Okay. So, we run our international business to [switch on], and it was tax treaty between United States and [Switzerland] we feel very comfortable with that structure. We have that company in place for about two or three years now. And we have not yet taken any delivery, we only have two streaming contracts for entire portfolio, Mt. Milligan and (inaudible) we just are now starting to take delivery of Mt. Milligan. So we will take that into Europe. Physical delivery is very important to us. And then we will manage that gold as we see whether we store it or sell it in what kind of timing we do that. So that’s how we manage our international business.

Tanya Jakusconek - Scotiabank

And David?

Dave Harquail

We’re mostly a royalty company, we have about 245 mining assets, six of them we’ve structured as streams because that worked better with the companies that are our counterparts and only three of them that we put offshore and the only one that we have offshore, two in South Africa because they were the gold leading deals that we bought.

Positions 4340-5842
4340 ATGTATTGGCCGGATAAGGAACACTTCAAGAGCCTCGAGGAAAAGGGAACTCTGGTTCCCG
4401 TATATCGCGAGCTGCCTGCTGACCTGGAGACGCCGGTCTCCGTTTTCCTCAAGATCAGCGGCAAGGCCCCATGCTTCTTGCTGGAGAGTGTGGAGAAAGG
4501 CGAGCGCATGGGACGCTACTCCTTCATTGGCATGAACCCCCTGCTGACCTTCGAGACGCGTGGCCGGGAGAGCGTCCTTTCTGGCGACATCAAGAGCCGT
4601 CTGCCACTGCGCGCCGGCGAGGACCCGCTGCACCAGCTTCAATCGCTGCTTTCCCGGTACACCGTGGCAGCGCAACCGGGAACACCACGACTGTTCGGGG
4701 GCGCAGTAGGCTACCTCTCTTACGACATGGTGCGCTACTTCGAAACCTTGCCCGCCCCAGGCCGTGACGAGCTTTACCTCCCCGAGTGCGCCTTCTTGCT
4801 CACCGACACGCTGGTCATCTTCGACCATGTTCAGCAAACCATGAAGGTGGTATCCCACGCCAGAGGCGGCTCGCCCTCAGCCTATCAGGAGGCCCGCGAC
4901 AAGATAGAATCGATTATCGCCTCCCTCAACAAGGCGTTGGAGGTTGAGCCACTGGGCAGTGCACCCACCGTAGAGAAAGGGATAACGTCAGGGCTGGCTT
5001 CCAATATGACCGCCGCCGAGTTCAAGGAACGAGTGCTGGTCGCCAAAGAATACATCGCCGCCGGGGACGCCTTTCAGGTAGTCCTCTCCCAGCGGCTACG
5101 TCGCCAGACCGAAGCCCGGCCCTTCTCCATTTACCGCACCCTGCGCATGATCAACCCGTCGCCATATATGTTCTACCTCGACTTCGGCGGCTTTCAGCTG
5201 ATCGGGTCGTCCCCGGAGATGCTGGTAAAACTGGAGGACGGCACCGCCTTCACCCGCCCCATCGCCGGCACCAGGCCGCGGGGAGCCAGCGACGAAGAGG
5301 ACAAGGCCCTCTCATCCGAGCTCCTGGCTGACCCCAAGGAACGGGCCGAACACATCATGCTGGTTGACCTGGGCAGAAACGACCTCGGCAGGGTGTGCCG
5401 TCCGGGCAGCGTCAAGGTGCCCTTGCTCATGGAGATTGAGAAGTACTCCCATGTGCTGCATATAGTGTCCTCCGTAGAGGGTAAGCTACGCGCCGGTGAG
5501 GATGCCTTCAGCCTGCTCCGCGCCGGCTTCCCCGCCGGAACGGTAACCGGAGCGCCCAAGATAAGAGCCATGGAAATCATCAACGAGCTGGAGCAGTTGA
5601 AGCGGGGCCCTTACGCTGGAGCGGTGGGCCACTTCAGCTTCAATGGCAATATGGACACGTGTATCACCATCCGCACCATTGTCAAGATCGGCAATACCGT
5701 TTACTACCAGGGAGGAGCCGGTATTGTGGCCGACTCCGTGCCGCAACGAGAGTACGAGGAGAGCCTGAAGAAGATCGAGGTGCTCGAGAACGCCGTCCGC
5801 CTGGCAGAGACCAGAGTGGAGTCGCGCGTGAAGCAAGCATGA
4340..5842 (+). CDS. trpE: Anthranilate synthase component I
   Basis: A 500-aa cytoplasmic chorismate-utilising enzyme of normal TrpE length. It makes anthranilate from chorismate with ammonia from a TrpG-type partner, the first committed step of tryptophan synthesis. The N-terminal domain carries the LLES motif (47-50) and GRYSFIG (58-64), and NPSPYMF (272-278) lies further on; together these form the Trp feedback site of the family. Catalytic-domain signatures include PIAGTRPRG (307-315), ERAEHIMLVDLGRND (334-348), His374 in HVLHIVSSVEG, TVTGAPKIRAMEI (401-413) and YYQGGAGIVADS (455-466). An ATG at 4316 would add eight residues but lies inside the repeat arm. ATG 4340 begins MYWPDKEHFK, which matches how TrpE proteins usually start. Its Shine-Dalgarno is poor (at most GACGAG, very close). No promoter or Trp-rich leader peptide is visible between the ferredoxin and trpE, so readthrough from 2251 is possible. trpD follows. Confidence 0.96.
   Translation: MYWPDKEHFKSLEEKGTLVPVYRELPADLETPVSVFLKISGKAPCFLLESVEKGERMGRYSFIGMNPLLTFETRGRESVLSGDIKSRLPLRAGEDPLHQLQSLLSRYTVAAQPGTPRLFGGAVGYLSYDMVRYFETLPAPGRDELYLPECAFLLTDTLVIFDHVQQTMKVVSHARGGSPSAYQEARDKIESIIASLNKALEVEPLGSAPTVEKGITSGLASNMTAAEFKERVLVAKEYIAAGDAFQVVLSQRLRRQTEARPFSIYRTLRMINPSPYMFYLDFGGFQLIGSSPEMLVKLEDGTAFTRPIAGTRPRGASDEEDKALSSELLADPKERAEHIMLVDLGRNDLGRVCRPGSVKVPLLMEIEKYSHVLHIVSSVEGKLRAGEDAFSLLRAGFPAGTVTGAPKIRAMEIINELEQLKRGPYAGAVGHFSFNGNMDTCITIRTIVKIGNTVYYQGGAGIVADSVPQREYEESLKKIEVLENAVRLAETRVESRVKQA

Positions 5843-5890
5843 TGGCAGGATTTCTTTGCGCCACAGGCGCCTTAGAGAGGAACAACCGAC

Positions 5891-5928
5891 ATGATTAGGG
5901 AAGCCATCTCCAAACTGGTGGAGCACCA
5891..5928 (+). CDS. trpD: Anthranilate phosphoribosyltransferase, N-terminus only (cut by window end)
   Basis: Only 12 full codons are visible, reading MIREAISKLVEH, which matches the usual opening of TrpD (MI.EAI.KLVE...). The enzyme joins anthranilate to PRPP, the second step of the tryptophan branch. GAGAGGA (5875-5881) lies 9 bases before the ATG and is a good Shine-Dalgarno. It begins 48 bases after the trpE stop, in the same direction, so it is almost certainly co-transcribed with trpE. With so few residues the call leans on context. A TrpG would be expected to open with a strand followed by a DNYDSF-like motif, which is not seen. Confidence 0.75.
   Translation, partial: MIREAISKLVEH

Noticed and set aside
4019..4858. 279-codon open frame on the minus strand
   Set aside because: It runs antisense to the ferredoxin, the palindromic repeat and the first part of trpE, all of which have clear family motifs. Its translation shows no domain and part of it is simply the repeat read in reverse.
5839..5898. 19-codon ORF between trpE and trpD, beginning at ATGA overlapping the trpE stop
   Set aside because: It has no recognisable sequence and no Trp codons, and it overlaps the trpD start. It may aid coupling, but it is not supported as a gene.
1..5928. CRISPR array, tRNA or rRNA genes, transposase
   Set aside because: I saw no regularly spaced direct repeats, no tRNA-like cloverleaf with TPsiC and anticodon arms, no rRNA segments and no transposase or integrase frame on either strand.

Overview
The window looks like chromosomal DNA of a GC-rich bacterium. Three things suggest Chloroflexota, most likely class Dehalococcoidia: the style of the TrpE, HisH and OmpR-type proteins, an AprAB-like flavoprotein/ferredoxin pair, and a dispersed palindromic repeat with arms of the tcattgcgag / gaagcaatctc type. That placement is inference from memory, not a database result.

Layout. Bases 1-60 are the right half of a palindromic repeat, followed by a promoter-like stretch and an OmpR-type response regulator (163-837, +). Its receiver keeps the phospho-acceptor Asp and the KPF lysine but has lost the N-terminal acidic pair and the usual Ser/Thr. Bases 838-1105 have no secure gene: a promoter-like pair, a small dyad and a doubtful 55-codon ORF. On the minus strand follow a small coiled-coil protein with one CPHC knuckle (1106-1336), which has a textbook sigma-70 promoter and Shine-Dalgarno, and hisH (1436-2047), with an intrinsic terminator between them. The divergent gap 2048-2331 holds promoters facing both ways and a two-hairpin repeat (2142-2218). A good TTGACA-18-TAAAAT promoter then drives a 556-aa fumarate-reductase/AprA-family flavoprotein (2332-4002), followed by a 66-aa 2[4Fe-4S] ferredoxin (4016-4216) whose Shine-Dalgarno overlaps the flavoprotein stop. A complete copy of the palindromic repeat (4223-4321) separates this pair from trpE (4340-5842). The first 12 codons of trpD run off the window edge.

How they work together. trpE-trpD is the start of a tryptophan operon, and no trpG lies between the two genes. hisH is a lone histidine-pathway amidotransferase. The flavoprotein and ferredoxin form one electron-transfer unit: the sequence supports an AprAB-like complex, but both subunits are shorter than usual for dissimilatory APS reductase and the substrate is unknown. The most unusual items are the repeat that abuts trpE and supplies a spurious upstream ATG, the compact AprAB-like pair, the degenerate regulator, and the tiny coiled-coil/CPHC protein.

And in the Cobre-Panama deal which hasn’t started yet, we haven’t put our money into it yet that will be structured through our Barbados office. But we do take gold in time actually a lot of our royalties that set our options for instance, Detour, Tasiast, Goldstrike. We take gold physically at the refinery. And one of the reasons is because this shows that we’re an active company, we’re not (inaudible) for U.S. tax investor purposes and gives us a little ability to time our sales as well for the gold. So, and at some point we might even start accumulating gold that’s getting delivered to us from some other sites.

Tanya Jakusconek - Scotiabank

Gary?

Gary Brown